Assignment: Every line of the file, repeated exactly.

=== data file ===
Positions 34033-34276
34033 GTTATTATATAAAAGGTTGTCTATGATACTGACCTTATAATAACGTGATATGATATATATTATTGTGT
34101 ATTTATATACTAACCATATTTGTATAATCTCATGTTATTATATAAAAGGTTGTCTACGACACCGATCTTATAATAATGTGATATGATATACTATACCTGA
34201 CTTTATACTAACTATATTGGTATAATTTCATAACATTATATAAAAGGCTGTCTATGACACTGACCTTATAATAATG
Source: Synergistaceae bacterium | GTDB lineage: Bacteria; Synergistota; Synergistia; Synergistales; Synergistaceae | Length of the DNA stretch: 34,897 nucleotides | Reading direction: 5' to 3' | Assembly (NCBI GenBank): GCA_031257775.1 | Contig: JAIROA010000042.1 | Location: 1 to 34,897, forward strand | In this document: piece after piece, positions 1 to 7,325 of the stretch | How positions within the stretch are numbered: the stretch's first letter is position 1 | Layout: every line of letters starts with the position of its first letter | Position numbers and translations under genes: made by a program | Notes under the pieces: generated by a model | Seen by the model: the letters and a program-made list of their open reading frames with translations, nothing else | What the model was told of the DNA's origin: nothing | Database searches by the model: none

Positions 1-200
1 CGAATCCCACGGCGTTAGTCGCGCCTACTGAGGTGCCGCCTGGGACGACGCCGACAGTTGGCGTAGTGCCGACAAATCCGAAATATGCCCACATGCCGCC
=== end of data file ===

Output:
Positions 34033-34276
34033 GTTATTATATAAAAGGTTGTCTATGATACTGACCTTATAATAACGTGATATGATATATATTATTGTGT
34101 ATTTATATACTAACCATATTTGTATAATCTCATGTTATTATATAAAAGGTTGTCTACGACACCGATCTTATAATAATGTGATATGATATACTATACCTGA
34201 CTTTATACTAACTATATTGGTATAATTTCATAACATTATATAAAAGGCTGTCTATGACACTGACCTTATAATAATG
Source: Synergistaceae bacterium | GTDB lineage: Bacteria; Synergistota; Synergistia; Synergistales; Synergistaceae | Length of the DNA stretch: 34,897 nucleotides | Reading direction: 5' to 3' | Assembly (NCBI GenBank): GCA_031257775.1 | Contig: JAIROA010000042.1 | Location: 1 to 34,897, forward strand | In this document: piece after piece, positions 1 to 7,325 of the stretch | How positions within the stretch are numbered: the stretch's first letter is position 1 | Layout: every line of letters starts with the position of its first letter | Position numbers and translations under genes: made by a program | Notes under the pieces: generated by a model | Seen by the model: the letters and a program-made list of their open reading frames with translations, nothing else | What the model was told of the DNA's origin: nothing | Database searches by the model: none

Positions 1-200
1 CGAATCCCACGGCGTTAGTCGCGCCTACTGAGGTGCCGCCTGGGACGACGCCGACAGTTGGCGTAGTGCCGACAAATCCGAAATATGCCCACATGCCGCC